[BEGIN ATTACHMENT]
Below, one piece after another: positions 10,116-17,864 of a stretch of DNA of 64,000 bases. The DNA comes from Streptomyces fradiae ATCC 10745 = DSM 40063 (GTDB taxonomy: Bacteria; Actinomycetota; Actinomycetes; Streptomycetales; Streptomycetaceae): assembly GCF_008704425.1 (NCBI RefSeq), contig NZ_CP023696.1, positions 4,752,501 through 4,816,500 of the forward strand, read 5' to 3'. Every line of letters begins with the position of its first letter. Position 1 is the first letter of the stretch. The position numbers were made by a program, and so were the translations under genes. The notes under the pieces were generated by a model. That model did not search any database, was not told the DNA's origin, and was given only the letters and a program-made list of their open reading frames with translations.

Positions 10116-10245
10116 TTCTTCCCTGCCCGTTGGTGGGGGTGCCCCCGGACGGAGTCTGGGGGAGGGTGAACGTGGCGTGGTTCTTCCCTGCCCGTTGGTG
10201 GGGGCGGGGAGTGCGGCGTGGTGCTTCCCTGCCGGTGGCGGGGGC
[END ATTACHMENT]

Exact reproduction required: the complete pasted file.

Below, one piece after another: positions 10,116-17,864 of a stretch of DNA of 64,000 bases. The DNA comes from Streptomyces fradiae ATCC 10745 = DSM 40063 (GTDB taxonomy: Bacteria; Actinomycetota; Actinomycetes; Streptomycetales; Streptomycetaceae): assembly GCF_008704425.1 (NCBI RefSeq), contig NZ_CP023696.1, positions 4,752,501 through 4,816,500 of the forward strand, read 5' to 3'. Every line of letters begins with the position of its first letter. Position 1 is the first letter of the stretch. The position numbers were made by a program, and so were the translations under genes. The notes under the pieces were generated by a model. That model did not search any database, was not told the DNA's origin, and was given only the letters and a program-made list of their open reading frames with translations.

Positions 10116-10245
10116 TTCTTCCCTGCCCGTTGGTGGGGGTGCCCCCGGACGGAGTCTGGGGGAGGGTGAACGTGGCGTGGTTCTTCCCTGCCCGTTGGTG
10201 GGGGCGGGGAGTGCGGCGTGGTGCTTCCCTGCCGGTGGCGGGGGC